Evaluation of practice patterns in the treatment of atrial fibrillation among the commercially insured

Jinan Liu, Gosia Sylwestrzak, John Barron, Alan Rosenberg, Jeffrey White, John Whitney, Rita Redberg, David Malenka
Current Medical Research and Opinion 2014, 30 (9): 1707-13

OBJECTIVE: The management of atrial fibrillation (AF) involves two choices: (1) rate control versus rhythm control, and (2) anticoagulation treatment based upon risk of stroke. The objective of the study was to describe practice patterns in both of these treatment areas in patients with newly diagnosed AF among a commercially insured population.

METHODS: This retrospective administrative claims analysis included patients with ≥2 AF claims between 1 January 2008 and 30 September 2010. Patients with AF claims within a year prior to the index date (i.e., the first AF diagnosis date) were excluded. The primary outcome was the proportion of patients treated with rate control (i.e., beta blockers, calcium channel blockers, digoxin) versus rhythm control (i.e., electrical cardioversion, left atrial catheter ablation [LACA], and/or surgical ablation) and the use of anticoagulants stratified by risk of stroke based on CHADS2 score.

RESULTS: Of 48,814 patients with a diagnosis of AF, 38,502 (78.9%) received treatment. Of those treated, the majority received only pharmacologic treatment (73.4%), of which beta blockers were predominantly used in the initial regimen (66.7%). Antiarrhythmic drugs were used in 23.9% of patients, but within the initial regimen in only 11.7% of patients. Direct current cardioversion occurred in 18.2% of patients, with the majority being either first-line (8.5%) or second-line (9.1%) therapy. LACA was used in only 5.2% of patients and was typically reserved for use after pharmacologic treatment or direct current cardioversion. Of 1924 patients who received LACA, 14.6% received a repeat procedure and 53.4% of the repeat procedures occurred within 6 months of the initial one. A little more than half of all patients (57.0%) received anticoagulant therapy (predominantly warfarin); of those at high risk for stroke, 63.8% with a CHADS2 score ≥2 received anticoagulants.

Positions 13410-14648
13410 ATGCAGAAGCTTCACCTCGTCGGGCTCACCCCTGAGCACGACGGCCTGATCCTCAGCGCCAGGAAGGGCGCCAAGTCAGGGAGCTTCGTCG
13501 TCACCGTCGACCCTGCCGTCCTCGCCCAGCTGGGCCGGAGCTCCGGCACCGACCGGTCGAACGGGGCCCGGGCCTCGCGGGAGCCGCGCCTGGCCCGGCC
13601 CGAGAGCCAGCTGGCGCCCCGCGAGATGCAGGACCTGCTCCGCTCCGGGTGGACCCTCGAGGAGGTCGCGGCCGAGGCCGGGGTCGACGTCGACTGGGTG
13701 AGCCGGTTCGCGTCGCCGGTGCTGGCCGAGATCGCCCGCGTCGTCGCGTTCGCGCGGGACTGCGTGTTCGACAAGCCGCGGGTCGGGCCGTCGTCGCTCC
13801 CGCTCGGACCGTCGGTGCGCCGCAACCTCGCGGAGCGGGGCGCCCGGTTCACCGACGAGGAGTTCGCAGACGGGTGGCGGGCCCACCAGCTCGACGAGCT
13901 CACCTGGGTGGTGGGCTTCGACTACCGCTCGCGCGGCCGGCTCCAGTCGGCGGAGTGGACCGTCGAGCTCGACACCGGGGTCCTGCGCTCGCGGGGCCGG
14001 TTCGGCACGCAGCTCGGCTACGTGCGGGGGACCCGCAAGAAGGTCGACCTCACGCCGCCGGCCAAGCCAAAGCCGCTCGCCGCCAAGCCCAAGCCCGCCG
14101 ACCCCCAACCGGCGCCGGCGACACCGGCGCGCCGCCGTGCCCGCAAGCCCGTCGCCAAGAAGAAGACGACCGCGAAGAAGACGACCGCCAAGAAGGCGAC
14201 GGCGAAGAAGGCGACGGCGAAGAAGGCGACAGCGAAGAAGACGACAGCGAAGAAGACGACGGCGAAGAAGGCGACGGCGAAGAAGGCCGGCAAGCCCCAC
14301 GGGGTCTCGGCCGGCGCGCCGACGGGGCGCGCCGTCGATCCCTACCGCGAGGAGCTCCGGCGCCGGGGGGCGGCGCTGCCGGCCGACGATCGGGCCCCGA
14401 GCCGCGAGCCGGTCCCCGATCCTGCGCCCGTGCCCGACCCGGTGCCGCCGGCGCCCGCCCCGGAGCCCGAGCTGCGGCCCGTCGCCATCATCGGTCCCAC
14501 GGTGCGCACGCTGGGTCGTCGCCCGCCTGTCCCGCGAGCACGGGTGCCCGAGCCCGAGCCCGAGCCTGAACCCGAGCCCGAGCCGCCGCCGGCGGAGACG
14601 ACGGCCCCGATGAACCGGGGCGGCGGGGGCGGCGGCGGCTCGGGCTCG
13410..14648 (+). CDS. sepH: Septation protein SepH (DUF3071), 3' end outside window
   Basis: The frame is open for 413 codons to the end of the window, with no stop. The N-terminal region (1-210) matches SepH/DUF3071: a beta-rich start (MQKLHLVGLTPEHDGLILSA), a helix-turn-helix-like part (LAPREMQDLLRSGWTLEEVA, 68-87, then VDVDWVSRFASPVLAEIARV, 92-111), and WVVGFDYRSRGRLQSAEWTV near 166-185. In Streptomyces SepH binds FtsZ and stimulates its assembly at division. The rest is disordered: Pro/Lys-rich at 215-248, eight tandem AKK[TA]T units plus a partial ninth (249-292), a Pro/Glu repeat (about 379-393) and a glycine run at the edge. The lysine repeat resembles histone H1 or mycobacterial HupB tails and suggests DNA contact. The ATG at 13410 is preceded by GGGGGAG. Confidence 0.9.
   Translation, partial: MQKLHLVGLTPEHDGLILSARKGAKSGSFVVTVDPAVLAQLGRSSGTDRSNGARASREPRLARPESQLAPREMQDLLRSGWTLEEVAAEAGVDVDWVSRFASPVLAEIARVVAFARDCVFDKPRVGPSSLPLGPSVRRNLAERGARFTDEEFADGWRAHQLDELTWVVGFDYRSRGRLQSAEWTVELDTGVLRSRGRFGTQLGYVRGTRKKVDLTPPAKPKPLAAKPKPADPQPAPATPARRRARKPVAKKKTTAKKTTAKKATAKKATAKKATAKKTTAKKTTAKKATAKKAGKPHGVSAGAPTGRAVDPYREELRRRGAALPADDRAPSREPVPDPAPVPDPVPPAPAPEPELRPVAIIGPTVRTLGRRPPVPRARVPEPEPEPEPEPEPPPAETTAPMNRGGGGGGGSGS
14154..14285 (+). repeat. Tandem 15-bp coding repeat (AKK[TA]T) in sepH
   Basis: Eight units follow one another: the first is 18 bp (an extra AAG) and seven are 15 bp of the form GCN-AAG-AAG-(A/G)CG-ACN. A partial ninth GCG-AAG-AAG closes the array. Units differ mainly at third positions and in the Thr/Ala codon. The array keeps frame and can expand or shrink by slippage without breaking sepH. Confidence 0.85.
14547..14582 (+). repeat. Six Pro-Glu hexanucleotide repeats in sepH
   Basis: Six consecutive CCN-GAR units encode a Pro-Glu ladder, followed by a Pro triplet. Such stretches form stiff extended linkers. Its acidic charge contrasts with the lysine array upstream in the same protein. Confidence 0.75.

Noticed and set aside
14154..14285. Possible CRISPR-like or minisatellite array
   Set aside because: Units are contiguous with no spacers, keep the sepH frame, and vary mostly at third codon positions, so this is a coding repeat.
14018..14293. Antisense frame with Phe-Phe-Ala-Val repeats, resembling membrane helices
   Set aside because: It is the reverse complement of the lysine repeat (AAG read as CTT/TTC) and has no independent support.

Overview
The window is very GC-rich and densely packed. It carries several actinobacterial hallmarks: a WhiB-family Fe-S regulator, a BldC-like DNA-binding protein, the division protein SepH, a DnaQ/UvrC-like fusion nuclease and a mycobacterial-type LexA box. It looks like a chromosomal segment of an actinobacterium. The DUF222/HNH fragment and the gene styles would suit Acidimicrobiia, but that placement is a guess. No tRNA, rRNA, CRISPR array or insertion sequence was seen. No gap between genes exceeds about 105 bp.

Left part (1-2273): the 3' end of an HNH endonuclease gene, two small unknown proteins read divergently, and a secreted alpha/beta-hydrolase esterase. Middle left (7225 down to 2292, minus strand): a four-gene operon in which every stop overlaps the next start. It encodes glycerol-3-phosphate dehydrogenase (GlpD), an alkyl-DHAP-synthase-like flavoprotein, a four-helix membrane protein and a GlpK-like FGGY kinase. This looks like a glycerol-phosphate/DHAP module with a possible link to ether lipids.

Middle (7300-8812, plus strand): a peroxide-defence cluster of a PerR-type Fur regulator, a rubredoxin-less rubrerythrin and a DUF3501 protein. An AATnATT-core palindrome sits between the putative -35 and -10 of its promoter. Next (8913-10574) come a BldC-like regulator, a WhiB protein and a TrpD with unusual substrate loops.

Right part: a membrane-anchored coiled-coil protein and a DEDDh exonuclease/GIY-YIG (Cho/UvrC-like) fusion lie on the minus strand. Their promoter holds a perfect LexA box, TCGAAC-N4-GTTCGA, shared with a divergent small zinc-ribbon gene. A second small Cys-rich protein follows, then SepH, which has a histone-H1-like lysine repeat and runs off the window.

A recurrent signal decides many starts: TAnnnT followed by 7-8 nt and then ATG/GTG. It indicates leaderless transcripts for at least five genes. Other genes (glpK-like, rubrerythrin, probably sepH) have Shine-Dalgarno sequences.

KEY LIMITATIONS: It is a retrospective analysis using administrative claims data from a commercially insured population only. Identification of the first episode of AF may be inaccurate, and we cannot differentiate between paroxysmal and persistent AF.

CONCLUSIONS: Debate continues regarding whether the preferred management of most patients with AF is through rate control or restoration of normal sinus rhythm. Our retrospective study found that treatments to restore normal heart rhythm, including LACA, which could be considered aggressive initial treatment, were typically reserved as second- or third-line alternatives. Initial standard of care for the majority patients was beta blockers. Though use of anticoagulation may be higher than other observational studies, opportunities exist to increase treatment in high risk patients.

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